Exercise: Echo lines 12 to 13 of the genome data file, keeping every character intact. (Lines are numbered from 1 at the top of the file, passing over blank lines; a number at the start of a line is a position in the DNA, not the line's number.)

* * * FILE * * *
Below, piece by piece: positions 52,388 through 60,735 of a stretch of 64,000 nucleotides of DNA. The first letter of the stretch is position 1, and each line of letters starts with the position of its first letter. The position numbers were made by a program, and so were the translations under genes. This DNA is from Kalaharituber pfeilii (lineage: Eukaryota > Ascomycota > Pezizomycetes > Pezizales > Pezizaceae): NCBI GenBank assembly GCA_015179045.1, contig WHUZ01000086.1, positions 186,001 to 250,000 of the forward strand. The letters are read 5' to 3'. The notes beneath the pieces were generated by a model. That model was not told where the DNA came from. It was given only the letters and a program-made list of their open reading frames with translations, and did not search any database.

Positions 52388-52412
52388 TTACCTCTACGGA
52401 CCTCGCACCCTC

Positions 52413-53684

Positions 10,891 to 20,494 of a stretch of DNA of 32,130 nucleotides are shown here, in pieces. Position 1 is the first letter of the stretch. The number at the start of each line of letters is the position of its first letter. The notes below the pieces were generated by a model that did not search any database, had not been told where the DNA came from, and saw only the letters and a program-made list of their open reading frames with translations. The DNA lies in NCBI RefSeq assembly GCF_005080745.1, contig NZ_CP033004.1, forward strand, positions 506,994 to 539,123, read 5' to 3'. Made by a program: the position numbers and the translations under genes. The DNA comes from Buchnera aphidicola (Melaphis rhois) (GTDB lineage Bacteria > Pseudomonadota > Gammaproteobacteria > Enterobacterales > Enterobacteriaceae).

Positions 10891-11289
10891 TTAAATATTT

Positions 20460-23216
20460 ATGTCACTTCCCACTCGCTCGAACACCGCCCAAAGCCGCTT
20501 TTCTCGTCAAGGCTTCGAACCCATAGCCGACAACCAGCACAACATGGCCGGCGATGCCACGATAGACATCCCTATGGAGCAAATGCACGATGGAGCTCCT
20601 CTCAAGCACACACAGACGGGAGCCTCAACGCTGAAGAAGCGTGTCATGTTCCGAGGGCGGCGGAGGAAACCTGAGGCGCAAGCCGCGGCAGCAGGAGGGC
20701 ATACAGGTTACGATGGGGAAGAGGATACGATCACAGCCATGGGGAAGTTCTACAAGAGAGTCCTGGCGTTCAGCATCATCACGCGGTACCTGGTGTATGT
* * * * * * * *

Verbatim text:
20601 CTCAAGCACACACAGACGGGAGCCTCAACGCTGAAGAAGCGTGTCATGTTCCGAGGGCGGCGGAGGAAACCTGAGGCGCAAGCCGCGGCAGCAGGAGGGC
20701 ATACAGGTTACGATGGGGAAGAGGATACGATCACAGCCATGGGGAAGTTCTACAAGAGAGTCCTGGCGTTCAGCATCATCACGCGGTACCTGGTGTATGT